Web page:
Clients in the News – Rice University researchers find nanotubes help healing hearts keep the beat

A scanning electron microscope image of a pediatric heart patch invented at Rice University and Texas Children’s Hospital shows the patch’s bioscaffold, with pores big enough for heart cells to invade. Image: Jacot Lab/Rice University

Carbon nanotubes serve as bridges that allow electrical signals to pass unhindered through new pediatric heart-defect patches invented at Rice University and Texas Children’s Hospital.

A team led by bioengineer Jeffrey Jacot and chemical engineer and chemist Matteo Pasquali created the patches infused with conductive single-walled carbon nanotubes. The patches are made of a sponge-like bioscaffold that contains microscopic pores and mimics the body’s extracellular matrix.

The nanotubes overcome a limitation of current patches in which pore walls hinder the transfer of electrical signals between cardiomyocytes, the heart muscle’s beating cells, which take up residence in the patch and eventually replace it with new muscle.

The work appears this month in the American Chemical Society journal ACS Nano. The researchers said their invention could serve as a full-thickness patch to repair defects due to Tetralogy of Fallot, atrial and ventricular septal defects and other defects without the risk of inducing abnormal cardiac rhythms.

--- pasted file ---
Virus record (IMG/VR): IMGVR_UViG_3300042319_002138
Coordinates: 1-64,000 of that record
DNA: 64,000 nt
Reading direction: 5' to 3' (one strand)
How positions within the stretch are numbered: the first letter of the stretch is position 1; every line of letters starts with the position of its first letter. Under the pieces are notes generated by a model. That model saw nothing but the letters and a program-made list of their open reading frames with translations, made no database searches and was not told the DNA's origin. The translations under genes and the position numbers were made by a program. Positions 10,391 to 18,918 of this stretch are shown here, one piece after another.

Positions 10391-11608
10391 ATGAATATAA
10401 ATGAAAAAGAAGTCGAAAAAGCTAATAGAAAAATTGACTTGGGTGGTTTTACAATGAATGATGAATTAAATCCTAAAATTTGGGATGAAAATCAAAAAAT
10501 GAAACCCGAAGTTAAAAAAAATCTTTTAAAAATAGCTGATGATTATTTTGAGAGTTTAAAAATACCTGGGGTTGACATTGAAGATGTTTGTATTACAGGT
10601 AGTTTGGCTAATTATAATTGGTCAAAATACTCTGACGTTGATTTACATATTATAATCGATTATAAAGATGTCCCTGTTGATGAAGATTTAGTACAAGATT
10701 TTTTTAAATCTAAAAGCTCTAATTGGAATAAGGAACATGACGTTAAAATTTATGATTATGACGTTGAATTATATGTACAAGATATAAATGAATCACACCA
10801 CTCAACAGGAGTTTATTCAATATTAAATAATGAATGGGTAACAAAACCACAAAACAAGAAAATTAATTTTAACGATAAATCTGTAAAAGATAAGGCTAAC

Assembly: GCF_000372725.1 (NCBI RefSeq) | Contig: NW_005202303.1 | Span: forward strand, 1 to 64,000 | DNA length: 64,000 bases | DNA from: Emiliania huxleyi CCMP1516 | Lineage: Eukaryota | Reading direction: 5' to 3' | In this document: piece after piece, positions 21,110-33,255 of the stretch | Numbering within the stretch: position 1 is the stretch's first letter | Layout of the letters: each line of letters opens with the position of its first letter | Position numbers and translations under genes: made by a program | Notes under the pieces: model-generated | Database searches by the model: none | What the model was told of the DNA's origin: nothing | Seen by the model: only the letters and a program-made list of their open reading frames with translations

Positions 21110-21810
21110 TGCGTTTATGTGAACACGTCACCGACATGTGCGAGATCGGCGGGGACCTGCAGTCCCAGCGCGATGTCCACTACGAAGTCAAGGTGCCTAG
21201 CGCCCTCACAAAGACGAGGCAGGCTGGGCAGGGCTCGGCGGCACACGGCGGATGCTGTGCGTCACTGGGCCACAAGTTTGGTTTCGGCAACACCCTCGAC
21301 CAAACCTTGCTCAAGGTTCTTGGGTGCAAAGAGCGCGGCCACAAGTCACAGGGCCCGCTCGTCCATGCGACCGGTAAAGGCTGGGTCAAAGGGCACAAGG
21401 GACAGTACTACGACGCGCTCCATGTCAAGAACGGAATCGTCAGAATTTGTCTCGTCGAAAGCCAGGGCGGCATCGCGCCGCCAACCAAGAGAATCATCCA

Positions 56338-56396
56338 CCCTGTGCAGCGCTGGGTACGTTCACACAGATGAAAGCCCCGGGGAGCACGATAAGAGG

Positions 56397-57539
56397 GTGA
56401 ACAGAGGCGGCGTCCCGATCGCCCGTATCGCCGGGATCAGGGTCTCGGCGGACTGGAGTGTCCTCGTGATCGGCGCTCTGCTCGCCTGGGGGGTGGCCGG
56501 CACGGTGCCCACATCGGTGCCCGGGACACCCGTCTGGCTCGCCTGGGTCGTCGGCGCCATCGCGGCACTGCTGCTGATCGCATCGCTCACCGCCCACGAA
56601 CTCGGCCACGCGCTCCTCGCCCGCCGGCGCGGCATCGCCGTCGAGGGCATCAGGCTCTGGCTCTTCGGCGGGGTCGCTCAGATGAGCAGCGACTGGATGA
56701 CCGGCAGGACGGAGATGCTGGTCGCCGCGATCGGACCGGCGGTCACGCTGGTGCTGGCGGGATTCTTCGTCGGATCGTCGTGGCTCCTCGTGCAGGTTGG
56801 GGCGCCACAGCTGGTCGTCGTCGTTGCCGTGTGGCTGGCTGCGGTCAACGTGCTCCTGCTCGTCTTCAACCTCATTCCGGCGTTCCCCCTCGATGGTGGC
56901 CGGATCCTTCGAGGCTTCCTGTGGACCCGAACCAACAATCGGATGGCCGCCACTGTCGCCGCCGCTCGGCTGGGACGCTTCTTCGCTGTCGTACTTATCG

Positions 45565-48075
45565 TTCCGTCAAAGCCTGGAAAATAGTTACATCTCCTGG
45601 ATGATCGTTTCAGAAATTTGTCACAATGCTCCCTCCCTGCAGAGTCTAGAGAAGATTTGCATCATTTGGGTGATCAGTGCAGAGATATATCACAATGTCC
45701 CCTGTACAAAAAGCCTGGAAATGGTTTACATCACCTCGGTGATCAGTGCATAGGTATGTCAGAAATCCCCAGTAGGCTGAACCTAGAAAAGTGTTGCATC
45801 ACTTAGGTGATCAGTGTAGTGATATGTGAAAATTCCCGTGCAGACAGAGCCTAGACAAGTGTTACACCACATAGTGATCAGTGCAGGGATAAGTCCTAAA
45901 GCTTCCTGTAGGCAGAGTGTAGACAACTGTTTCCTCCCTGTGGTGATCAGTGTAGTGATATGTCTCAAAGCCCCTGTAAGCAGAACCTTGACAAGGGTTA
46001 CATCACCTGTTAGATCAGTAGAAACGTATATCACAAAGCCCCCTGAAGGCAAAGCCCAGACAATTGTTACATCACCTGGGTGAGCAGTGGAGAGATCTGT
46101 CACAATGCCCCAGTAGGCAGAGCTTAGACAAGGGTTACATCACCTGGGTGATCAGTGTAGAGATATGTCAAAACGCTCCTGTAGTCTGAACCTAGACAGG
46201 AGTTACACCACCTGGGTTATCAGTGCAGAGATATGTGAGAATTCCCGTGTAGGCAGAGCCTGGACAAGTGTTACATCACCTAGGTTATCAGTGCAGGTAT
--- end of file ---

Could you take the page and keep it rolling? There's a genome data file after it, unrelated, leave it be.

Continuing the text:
The original patches created by Jacot’s lab consist primarily of hydrogel and chitosan, a widely used material made from the shells of shrimp and other crustaceans. The patch is attached to a polymer backbone that can hold a stitch and keep it in place to cover a hole in the heart. The pores allow natural cells to invade the patch, which degrades as the cells form networks of their own. The patch, including the backbone, degrades in weeks or months as it is replaced by natural tissue.

Researchers at Rice and elsewhere have found that once cells take their place in the patches, they have difficulty synchronizing with the rest of the beating heart because the scaffold mutes electrical signals that pass from cell to cell. That temporary loss of signal transduction results in arrhythmias.

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